The Politics of Knowledge: A Sociological Introduction to Science & Technology Studies
Steven Epstein Date/time TBD

Course Description: This course is motivated by the assumption that questions of knowledge and technology have become central to the political and cultural organization of modern societies. The fundamental goal of the course is to develop tools to understand both the social organization of science and the technoscientific dimensions of social life. Although much of the actual course content concerns science and technology, the theoretical and analytical frameworks developed in this course are intended to apply to any domain involving knowledge, expertise, or technical tools. We will ask: What have been the dominant approaches to the sociological study of science and technology?

How do these various approaches help us understand such topics as the organization of intellectual work, the politics of knowledge production, the design and dissemination of technologies, the standardization of knowledge products, the character of “knowledge societies,” the resolution of conflicts around knowledge and technology, the relations between laypeople and experts, the tensions between expertise and democracy, the measurement and management of technological risk, the technological mediation of identity formation, and the nature of governance in technologically sophisticated societies? Finally, in which ways are present-day studies of science and technology consistent with, and in which ways are they in tension with, other approaches to understanding knowledge, culture, politics, etc., that are employed within sociology today?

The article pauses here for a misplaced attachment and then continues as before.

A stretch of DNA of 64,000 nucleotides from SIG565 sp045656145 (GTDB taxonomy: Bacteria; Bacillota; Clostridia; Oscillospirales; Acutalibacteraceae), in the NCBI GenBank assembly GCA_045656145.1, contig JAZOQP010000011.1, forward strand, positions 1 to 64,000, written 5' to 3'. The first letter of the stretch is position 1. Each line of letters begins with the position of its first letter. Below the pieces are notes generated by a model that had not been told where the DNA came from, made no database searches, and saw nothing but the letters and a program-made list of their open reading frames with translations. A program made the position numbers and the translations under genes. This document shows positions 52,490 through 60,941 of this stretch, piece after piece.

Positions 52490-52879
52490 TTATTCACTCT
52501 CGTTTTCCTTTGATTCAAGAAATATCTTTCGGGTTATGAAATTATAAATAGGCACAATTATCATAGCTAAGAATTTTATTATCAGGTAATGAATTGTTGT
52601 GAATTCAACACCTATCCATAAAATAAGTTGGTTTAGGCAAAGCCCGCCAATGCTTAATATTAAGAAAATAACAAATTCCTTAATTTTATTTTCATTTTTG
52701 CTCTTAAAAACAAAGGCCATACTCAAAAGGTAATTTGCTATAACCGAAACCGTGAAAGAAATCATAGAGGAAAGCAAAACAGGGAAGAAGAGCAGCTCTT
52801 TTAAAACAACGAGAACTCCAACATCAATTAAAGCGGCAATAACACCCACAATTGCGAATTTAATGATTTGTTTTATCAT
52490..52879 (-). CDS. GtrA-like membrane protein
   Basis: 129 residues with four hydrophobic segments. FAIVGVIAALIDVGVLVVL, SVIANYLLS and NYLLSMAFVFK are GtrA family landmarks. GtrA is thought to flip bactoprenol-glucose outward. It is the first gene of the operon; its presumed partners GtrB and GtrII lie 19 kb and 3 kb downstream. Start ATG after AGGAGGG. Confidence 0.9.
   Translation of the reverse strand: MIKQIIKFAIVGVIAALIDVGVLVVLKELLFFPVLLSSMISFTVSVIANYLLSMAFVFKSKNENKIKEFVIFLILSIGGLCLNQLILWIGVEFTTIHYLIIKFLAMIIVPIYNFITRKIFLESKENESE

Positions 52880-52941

Law and Globalization
Grégoire Mallard

Course Description: This course focuses on various socio-historical approaches to law, with a specific focus on the role that law plays in contemporary modes of global governance, e.g. a new transnational set of rules associated with new sources of authority, which go beyond the forms of state authority that are traditionally called upon to interpret and enforce these rules. Topics range from the protection of the rule of law and human rights to the regulation of collapsing financial markets. Periods range from colonial times, to the Cold War and the “new globalization” era. We will survey different disciplinary approaches to the topic, from history, political science, anthropology and sociology. Students will be encouraged to develop an original approach to the topic and to illustrate their approach by researching cases of interest to them.